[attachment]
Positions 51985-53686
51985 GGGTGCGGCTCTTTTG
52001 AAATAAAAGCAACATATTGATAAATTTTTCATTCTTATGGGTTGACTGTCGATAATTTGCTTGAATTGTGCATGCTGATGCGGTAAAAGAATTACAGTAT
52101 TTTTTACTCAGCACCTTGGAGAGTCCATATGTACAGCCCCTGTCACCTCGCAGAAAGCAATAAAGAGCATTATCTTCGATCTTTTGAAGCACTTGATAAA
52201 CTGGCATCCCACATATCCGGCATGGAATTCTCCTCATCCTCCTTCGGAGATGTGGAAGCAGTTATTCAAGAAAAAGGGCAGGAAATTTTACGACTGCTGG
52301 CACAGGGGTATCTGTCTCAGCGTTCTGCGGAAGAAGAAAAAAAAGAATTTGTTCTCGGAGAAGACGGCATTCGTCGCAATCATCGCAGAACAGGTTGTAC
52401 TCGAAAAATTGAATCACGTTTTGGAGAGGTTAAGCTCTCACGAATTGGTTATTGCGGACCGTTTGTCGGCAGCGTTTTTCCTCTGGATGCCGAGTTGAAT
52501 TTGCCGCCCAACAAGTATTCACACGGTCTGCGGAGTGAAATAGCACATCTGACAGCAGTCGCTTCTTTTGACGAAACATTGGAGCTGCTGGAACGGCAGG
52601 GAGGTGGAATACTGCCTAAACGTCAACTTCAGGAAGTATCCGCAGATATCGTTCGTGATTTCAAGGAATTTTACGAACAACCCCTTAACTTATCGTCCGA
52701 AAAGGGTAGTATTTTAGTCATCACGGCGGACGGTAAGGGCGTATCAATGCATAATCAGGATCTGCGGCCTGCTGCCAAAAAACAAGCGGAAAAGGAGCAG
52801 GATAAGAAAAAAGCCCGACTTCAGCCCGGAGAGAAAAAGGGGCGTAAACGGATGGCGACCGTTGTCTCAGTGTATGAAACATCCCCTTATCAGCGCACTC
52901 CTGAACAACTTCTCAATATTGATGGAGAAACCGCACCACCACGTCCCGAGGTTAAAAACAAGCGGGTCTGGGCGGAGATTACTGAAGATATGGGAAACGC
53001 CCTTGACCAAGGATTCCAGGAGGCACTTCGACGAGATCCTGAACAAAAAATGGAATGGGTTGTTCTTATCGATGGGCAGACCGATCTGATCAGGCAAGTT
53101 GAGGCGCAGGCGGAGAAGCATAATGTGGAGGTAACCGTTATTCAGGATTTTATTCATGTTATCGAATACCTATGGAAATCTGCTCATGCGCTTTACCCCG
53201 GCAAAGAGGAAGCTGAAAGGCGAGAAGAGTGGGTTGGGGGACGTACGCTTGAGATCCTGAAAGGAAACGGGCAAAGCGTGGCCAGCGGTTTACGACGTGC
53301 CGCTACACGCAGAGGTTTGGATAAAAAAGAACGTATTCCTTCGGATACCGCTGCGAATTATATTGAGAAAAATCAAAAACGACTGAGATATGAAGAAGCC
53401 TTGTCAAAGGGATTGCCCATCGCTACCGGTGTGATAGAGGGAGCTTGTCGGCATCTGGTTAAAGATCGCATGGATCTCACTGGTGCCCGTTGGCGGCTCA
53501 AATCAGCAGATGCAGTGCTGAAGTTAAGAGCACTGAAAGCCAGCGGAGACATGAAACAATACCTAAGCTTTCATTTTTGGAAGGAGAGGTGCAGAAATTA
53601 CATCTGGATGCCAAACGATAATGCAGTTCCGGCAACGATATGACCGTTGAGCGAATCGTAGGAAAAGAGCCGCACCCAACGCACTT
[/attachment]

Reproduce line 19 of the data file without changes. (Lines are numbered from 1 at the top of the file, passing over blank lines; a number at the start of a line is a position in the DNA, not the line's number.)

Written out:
53601 CATCTGGATGCCAAACGATAATGCAGTTCCGGCAACGATATGACCGTTGAGCGAATCGTAGGAAAAGAGCCGCACCCAACGCACTT